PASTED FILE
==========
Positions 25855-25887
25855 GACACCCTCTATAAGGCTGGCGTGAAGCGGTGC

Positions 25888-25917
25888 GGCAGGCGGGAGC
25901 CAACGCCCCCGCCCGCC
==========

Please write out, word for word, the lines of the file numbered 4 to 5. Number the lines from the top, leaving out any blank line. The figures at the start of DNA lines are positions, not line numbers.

25888 GGCAGGCGGGAGC
25901 CAACGCCCCCGCCCGCC